In This Week’s Lansing Update:
- Governor Snyder Expected to Sign Partial-Birth Abortion Ban
- Catholic Conference Testifies in Support of Education Reform Legislation
After a fifteen year struggle that has included overwhelming legislative victories, disappointing vetoes, political obstacles, a petition drive and legal challenges, the State of Michigan will soon enact without threat of veto or court challenge a ban on partial-birth abortion.
This week both the Michigan Senate and the Michigan House of Representatives passed overwhelmingly legislation that would ban the procedure in Michigan to ensure that any person who conducts such a heinous procedure can be prosecuted under Michigan law rather than waiting for federal law enforcement to take action. Senate Bill 160, which has been presented to Governor Snyder, passed the Senate 29-9 and the House 75-34. The bill mirrors the federal ban that was found constitutional in 2007. A companion bill, House Bill 4110, which pronounces sentencing guidelines, passed with the same number of votes. Michigan Catholic Conference has applauded the passage of the bill, and Governor Snyder has indicated, through Lieutenant Governor Brian Calley, that the bills will be signed into law.
The battle to enact and sustain such legislation began in 1996 when Michigan became the first state in the union to pass a ban on partial-birth abortion. After the bill was signed into law by Governor John Engler, however, the American Civil Liberties Union challenged the law, which was later found unconstitutional in July 1997. Two years later Governor Engler signed a similar ban, the “Infant Protection Act,” which was enjoined to a Nebraska partial-birth abortion ban by federal judge Arthur Tarnow, who deemed the Michigan bill unconstitutional along with the Nebraska act. Then-Michigan Attorney General Jennifer Granholm failed to appeal the decision, despite heavy encouragement to do so by the Michigan Catholic Conference.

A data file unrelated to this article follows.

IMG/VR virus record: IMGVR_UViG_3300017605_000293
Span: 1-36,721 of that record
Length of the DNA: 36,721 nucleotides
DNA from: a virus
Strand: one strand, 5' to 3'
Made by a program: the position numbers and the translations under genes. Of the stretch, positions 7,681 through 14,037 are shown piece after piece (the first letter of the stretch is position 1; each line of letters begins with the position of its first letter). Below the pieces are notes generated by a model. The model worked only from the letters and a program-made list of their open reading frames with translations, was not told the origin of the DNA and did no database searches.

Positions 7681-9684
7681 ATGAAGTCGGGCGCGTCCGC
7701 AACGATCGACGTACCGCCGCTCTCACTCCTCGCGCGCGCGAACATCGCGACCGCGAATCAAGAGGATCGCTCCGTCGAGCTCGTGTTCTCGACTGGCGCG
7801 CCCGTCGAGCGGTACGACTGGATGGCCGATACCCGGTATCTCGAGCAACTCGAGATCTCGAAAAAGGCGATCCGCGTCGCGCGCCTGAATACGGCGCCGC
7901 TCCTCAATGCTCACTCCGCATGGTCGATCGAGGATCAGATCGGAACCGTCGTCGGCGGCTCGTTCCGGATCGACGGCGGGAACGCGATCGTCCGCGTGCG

Michigan attempted on a third occasion to ban partial birth abortion in 2003 when the Legislature overwhelmingly passed the “Legal Birth Definition Act,” which declared birth to be at the point where any portion of the child is vaginally delivered outside of the mother’s body. Seeking to elevate the Church’s support for the legislation, the Conference placed in the seven largest daily newspapers in the state a full-page advertisement that stated “We’re All in this Together,” urging the governor to sign the bill. On October 10, Governor Granholm vetoed the legislation. Within months, Michigan Catholic Conference and Right to Life of Michigan, through the state constitution’s citizen’s initiative process, collected and submitted to the Legislature a sufficient number of signatures to put the bill back before the Legislature, which again passed the bill. Citizen’s initiative legislation does not require the governor’s signature for a bill to become law. Planned Parenthood immediately filed suit and U.S. District Judge Denise Page Hood later found the law unconstitutional, citing an “undue burden.” Attorney General Mike Cox appealed the decision to the Sixth Circuit Court of Appeals, which in June 2007 ruled the Legal Birth Definition Act unconstitutional.